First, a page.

“The human body cannot produce B12 and therefore needs it from food,” he explains. The first symptoms of a deficiency can be vague, such as fatigue or symptoms of anemia: palpitations, shortness of breath and exhaustion.

“But as the deficiency progresses, neurological symptoms can develop, such as tingling in the fingers and toes, or loss of balance.”

This is because B12 is vital for the maintenance and formation of protective sheaths that cover the nerves, which ensures fast and efficient transmission of messages, explains Dr. Moez Dungarwalla, a consultant hematologist at Milton University Hospital. Keynes.

‘A fatty substance called myelin is essential for the formation of these sheaths, and vitamin B12 plays an important role in the synthesis and maintenance of myelin,’ he explains. “Neurological problems caused by vitamin B12 deficiency are due in part to damage done to the myelin sheath.”

In extreme cases, a vitamin B12 deficiency has been linked to macular degeneration (which can lead to decreased vision), heart disease, cognitive decline, dementia, stroke, and psychosis.

However, vague early symptoms, or lack of them, can mean that some people are unaware they have a potentially serious deficiency, as former counselor Stephen Wright found.

The 70-year-old, from Dorset, only found out he had a B12 deficiency at a GP check-up two years ago. Routine blood tests revealed that he was severely deficient in the vitamin and would need injections every six weeks for life to prevent the development of neurological disorders.

Doctors believe his deficiency was due to his age and unhealthy diet.

Some existing conditions can also lead to a deficiency; the most common is pernicious anemia, says David Smith, emeritus professor of pharmacology at the University of Oxford.

“Pernicious anemia affects one in 1,000, and up to one in 500 in those over 60 years of age,” he says. ‘It’s an autoimmune disease with family links. It is not known what triggers it, but it prevents the absorption of vitamin B12 in the intestine.’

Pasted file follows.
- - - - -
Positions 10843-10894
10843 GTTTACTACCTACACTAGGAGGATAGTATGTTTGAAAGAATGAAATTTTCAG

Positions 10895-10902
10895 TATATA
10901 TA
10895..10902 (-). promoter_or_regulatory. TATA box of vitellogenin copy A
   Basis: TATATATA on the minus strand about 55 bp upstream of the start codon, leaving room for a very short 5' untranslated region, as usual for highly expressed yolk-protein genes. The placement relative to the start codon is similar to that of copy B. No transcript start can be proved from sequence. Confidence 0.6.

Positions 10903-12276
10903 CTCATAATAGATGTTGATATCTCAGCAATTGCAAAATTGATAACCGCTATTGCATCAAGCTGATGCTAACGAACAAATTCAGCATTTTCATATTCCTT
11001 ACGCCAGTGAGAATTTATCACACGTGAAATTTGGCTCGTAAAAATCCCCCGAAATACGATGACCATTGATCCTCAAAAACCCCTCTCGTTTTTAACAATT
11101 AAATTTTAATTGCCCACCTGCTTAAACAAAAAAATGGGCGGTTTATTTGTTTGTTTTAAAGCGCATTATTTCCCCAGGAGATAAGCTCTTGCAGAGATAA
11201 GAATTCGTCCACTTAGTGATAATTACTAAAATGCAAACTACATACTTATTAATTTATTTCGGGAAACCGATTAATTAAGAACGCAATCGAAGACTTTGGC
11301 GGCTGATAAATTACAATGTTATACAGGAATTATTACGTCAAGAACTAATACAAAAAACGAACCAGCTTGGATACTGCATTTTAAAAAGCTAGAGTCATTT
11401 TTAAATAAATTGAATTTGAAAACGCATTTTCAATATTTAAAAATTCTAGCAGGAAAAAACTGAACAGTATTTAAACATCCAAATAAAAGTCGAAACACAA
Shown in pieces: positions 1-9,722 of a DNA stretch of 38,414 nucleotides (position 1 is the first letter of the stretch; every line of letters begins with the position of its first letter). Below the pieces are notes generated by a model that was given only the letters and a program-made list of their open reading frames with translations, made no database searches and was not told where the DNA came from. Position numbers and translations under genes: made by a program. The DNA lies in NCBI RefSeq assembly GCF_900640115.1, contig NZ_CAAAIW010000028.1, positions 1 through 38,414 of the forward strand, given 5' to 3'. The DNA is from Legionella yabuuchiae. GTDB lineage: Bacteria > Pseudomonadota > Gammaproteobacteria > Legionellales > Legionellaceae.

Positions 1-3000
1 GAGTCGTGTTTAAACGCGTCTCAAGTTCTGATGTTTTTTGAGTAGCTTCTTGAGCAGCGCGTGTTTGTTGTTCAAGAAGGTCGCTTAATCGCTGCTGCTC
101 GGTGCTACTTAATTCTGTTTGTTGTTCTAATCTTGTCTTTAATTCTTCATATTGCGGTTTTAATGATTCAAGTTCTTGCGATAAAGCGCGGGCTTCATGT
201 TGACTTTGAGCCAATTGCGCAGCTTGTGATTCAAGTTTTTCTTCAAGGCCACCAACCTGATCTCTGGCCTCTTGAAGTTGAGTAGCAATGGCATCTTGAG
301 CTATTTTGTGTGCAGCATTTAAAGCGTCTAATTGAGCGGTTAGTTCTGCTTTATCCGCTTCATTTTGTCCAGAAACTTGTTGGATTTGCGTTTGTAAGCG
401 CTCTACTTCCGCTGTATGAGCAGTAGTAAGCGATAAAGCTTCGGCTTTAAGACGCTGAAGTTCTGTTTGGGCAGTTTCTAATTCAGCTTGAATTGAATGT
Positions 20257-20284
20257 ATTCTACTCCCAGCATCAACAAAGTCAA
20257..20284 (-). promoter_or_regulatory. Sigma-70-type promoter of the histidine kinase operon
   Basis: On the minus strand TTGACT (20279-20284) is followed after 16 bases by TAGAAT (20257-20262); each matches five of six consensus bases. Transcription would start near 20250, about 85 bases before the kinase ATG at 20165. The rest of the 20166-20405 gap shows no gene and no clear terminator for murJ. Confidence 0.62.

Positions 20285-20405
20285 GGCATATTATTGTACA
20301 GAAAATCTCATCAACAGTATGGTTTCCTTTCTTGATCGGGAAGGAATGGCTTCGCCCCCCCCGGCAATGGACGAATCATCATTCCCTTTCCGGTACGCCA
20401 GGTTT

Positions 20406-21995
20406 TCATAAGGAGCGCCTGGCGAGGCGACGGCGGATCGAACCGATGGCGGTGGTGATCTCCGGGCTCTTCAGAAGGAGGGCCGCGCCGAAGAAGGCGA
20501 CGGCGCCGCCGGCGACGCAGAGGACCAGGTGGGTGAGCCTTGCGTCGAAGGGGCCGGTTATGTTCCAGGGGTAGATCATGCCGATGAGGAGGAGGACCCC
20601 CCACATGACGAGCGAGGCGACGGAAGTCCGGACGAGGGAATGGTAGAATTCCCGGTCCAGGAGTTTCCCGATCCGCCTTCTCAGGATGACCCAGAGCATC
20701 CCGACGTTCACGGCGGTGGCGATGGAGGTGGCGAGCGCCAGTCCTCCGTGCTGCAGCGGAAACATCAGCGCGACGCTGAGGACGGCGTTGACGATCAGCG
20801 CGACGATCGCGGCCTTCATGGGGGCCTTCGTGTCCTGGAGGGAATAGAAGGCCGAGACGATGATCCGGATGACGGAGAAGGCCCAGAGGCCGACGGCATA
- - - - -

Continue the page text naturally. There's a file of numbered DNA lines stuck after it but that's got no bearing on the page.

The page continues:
Other diseases that affect B12 absorption include reduced stomach acid secretion (again, common with age) and celiac and Crohn’s disease.

Some medications interfere with the absorption of vitamin B12, including metformin (used to treat diabetes) and proton pump inhibitors such as omeprazole (for acid reflux).

The good news is that symptoms can be reversed for most patients.

As Professor Smith explains: ‘Most people will be able to correct their low vitamin B12 level by taking tablets, and a good starting dose is 1 microgram a day. Many patients with pernicious anemia need injections.

But people often don’t discover they’re deficient until the damage is done.

“If someone doesn’t get treatment, there can be irreversible changes in the neurological system,” says Dr. Pavord. ‘That includes difficulty walking, due to weakness; loss of balance and sensation; and disturbed vision.

In addition to receiving B12 injections, Stephen has gone low-carb, lost three stones, and feels much more energetic. “I had no idea how important vitamin B12 was until I tried it,” he says.

Carly’s symptoms resolved within two months of starting vitamin B12 treatment. “It was as if my energy had turned back on,” she says.

doctor ink

Tattoos are used for medical purposes. This week: To monitor intestinal polyps

Tattooing is a technique that doctors use inside a person’s colon to help control and remove lesions, based on commercially available dark inks.

However, these diffuse rapidly, making identification of a lesion difficult, and leakage can lead to abscesses. Using ‘biomedical’ ink offers a safer alternative, according to research presented at the American Chemical Society conference.

The ink uses tiny particles derived from metals that provide the dark color needed to be seen under the light of a colonoscopy. It also spreads much less than commercial inks.